4. Isn’t Twitter just for letting people know what you ate for lunch? Well, you might think that…but, surprisingly, there’s a bit more to it.
5. But you only have, like, 200 Facebook friends…how is that possible? My work isn’t my life! …Scratch that, yes it is.
That said… it’s kind of understandable why not everyone really ‘gets’ social media yet. It’s due, in part, to it being a new faction of PR and marketing, in part to the constantly evolving nature of social media marketing and in part to what myself and a couple social mediavore friends have decided is a distinct gap in the market—wide-reaching, comprehensive, reporting tools that you DON’T have to pay for.
Call me crazy, but I think that the statistics from the social media campaign that you manage, toil over, stress about…should be free! The day someone comes up with a free report aggregator is the day my death certificate will read “happiness.” Of course, if you’re outsourcing your social media to a PR agency, you’re in good hands. Chances are, they’ve sprung for some fancy-schmancy social media dashboard that provides custom reports and you can avail of their expertise…for a price, of course.
But, if you’re a small-business owner, an entrepreneur, or a freelance social media strategist with limited funds to splurge on extravagant ROI reports with branded headers, don’t despair. With a little bit of extra diligence, you can measure your social media’s output and intake and view how that directly affects your campaign—for better or worse.
Let’s take it platform by platform, shall we?
Facebook has these great things called ‘insights.’ Upon first glance, maybe they seem a little intimidating…graphs and charts and whatnot. I know lots of people who manage their own Facebook pages make one of two mistakes. They (A) don’t pay attention to their insights at all or (B) put WAY too much stock in their insights and have an aneurysm every time the squiggly blue line that shows engagement dips below average.
Neither of these is constructive. A measured approach is best, as with all things. Here are the top three (according to me) things you should pay attention to when it comes to Facebook insights:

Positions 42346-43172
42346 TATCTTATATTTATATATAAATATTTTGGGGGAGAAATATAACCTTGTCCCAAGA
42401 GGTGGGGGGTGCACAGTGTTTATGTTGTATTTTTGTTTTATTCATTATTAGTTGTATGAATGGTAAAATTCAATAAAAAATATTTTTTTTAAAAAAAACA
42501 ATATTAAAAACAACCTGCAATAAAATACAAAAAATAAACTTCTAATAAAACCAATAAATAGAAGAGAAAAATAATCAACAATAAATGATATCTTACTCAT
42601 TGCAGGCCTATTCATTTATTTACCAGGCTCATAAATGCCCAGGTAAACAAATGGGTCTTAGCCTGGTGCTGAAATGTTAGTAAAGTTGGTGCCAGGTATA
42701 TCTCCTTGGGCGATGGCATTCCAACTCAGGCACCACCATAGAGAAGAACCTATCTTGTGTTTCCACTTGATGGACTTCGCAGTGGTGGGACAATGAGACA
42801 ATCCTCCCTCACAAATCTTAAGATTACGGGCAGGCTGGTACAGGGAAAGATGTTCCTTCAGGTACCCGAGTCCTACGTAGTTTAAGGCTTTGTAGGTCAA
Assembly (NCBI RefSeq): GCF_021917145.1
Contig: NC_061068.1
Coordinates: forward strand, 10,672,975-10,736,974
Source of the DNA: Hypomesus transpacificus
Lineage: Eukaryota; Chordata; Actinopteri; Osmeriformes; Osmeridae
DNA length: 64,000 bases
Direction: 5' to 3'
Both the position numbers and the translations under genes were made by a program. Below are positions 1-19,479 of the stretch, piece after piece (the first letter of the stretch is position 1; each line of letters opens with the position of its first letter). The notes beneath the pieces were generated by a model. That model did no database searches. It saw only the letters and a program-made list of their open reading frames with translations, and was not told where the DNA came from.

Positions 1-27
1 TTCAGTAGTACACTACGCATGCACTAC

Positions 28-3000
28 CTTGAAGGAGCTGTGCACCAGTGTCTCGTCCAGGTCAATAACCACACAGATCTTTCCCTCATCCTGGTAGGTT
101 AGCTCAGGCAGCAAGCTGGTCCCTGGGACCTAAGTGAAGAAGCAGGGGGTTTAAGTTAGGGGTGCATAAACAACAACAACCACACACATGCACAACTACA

I don’t know why, but I kind of love LinkedIn insights. I always feel like they have good news for me. Granted, they’re pretty new…here are a few things to pay particular attention to:
Note: There’s a section of LinkedIn analytics that shows you “how you compare” against other organizations in your niche. I mean…it’s ok to take a look at that, but don’t get too hung up, especially if you’re just starting out. Focus on what’s best for you and your existing followers, post interesting content and engage regularly. Getting fixated on how you stack up isn’t productive.
Your Twitter page doesn’t have the same kind of built-in analytics as LinkedIn or Facebook. But, don’t despair! Use Twitter Counter! Some features are ‘premium’ (read: you have to pay for them), but you can track followers, Tweet interaction, and ‘milestones.’ You can even compare stats from multiple Twitter accounts for free! It’s a great tool, and one I only started to use recently.
Now, to produce a DIY report for your files, screenshot is your best friend. Take snaps of your stats; combine them into a PDF and save them on a regular basis. Trust me—having records of your progress will save you digging later on, help you evolve your strategy and, should you decide to hire a social media consultant as your business grows, they’ll be very grateful for the ready-made insight.
So, there you have it. Get cracking. Don’t sweat the small stuff and know enough to filter in the useful information: the keys to effective DIY social media strategy analysis.
The concept of creating a viral video for a viral marketing campaign has been a bee in my bonnet ever since I started in social media marketing. The truth is: it’s impossible to develop a video and know, with 100% certainty, that it will go viral. You could have a million-dollar budget, the best creative minds in the industry and still not achieve true virality.
But, in order for me to make my point, we have to take a few steps back and examine the nature of viral marketing, its history and why everyone seems to think there’s an ‘art’ or a ‘formula’ in creating a truly viral campaign.
A viral video is typically uploaded to a platform like YouTube or Vimeo and becomes popular because thousands, even millions, of people share it, interact with it, talk about it, and love it. Check out some popular examples here:
Virality is a digital extension of word-of-mouth marketing, which has long been considered the most powerful form of passing information and generating ‘buzz.’
This commonly held conception isn’t wrong! And, there are definite ways for an organization to take advantage of online word-of-mouth buzz in their marketing material. In fact, it’s what every campaign should aim for. Collective interest in a digital recapturing of word-of-mouth marketing is the reason why social media for business has become so widespread over the past five years or so. It’s the new word-of-mouth.